I was really excited to see this seminal martial arts film, the avowed masterpiece that cemented Bruce Lee as a legend. Even cooler, I got to see it on a big screen. And let’s just make the obvious statements first. Bruce Lee is phenomenally charismatic, a born performer and a great martial artist. When he’s on screen in this movie, the film just crackles with energy, particularly in the second half. It’s amazing to me just how much Lee communicates wordlessly in this film, but he just has this incredible visceral physicality mixed with a real intensity. His rubber-faced expressions and wordless vocalizations would be copied by countless imitators, but there’s nothing cheesy about it when Lee does it somehow. Such is the intensity and veracity of his performance that the emotion really comes across. Some of the fight scenes here, like the O’Hara fight, a lengthy battle with guards in an underground complex and the climactic face-off between Lee and the villainous Mr. Han, are just brilliant and pulse-pounding. But there’s a lot of other trivia going on here too, unfortunately. John Saxon gives a really good performance as another fighter and Shih Kien is really wonderful in the villainous role. Jim Kelly is less successful, more of a fighter than an actor, and unfortunately not given a lot of fighting to do. Saxon and Kien are responsible for the only scene without Lee that actually works, a chilling sequence of Han taking Saxon’s character on a tour of his underground lair. But Saxon pales in comparison next to Lee, unfortunately, and I could care less about these other characters’ side plots. Will Saxon fall in love with the beautiful woman he meets on the island? What of the mysterious female agent sent to the island ahead of Lee? Will the arrogant fighter from New Zealand ultimately disc – I DON’T CARE. It feels like even the film that’s considered Lee’s best isn’t quite the Lee film he deserved. Why, I wonder, couldn’t the filmmakers just build a film around Lee and his incredible talent? Why is he only a co-lead here and not just the main character? It doesn’t seem difficult to take a guy as entertaining, brilliant, charismatic and breathtaking to watch as Lee and just build a movie around him, but somehow it didn’t happen. This movie is dull and uninteresting for surprisingly long stretches, but it wants to spend a lot of time focusing on lengthy flashbacks about characters that we don’t care about or in lengthy party scenes that just fill time without accomplishing anything. It’s kind of shameful actually, a little embarrassing, to realize that Bruce Lee was never in a great martial arts movie, but it’s true. I don’t know how the film world let this happen, though I certainly think he would ultimately have gotten a movie worthy of him had he not suffered an untimely death. But still, in 1973, when this movie was made, there was no reason not to simply let him be the star he so obviously was. I wish I could exuberantly and effusively recommend this movie. I can’t. It’s worth seeing, but it’s not a great movie, certainly not the masterpiece it should have been. When Lee’s on screen, the film is brilliant and compelling; when he’s not, it’s just a frustrating reminder that great talent should never be squandered. 3 stars.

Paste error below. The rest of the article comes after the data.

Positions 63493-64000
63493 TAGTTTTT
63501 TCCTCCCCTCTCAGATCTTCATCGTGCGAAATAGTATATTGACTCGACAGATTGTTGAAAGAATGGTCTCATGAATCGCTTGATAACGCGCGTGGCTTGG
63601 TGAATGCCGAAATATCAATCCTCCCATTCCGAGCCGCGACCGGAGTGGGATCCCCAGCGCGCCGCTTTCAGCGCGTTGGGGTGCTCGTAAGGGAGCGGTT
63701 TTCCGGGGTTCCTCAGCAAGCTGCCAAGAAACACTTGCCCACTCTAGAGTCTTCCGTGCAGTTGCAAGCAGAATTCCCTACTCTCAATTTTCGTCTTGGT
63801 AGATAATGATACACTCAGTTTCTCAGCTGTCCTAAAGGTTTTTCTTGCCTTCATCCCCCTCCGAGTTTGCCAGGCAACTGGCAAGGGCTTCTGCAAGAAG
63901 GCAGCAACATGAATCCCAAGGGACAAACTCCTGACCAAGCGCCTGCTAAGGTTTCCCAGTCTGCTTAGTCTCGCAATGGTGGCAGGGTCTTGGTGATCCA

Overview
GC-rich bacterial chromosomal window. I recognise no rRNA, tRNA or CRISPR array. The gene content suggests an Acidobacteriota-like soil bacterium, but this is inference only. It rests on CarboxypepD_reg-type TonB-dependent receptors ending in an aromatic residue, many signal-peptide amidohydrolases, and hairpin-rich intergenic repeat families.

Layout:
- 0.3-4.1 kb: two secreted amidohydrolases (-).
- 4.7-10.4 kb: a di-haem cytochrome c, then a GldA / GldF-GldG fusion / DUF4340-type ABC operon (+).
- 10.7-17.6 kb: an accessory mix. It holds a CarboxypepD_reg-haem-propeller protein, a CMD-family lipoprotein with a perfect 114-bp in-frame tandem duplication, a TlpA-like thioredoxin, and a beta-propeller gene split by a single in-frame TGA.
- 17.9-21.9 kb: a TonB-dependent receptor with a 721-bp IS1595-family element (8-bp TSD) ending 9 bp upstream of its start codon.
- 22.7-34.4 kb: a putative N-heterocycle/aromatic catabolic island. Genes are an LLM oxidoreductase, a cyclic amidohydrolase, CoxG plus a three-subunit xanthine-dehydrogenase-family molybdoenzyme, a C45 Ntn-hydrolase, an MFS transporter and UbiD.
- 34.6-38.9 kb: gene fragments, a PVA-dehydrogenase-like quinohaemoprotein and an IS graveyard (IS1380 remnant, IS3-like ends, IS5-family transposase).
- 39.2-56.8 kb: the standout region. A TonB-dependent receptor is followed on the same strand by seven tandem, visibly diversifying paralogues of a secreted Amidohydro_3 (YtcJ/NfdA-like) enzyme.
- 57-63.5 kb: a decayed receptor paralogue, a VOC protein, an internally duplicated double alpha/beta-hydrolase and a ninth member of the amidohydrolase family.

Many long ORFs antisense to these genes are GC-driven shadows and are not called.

tl;dr – film is brilliant and startlingly thrilling when focused on Bruce Lee; but it spends a significant amount of time on side characters & boring filler – Lee deserved better, but this is okay. 3 stars.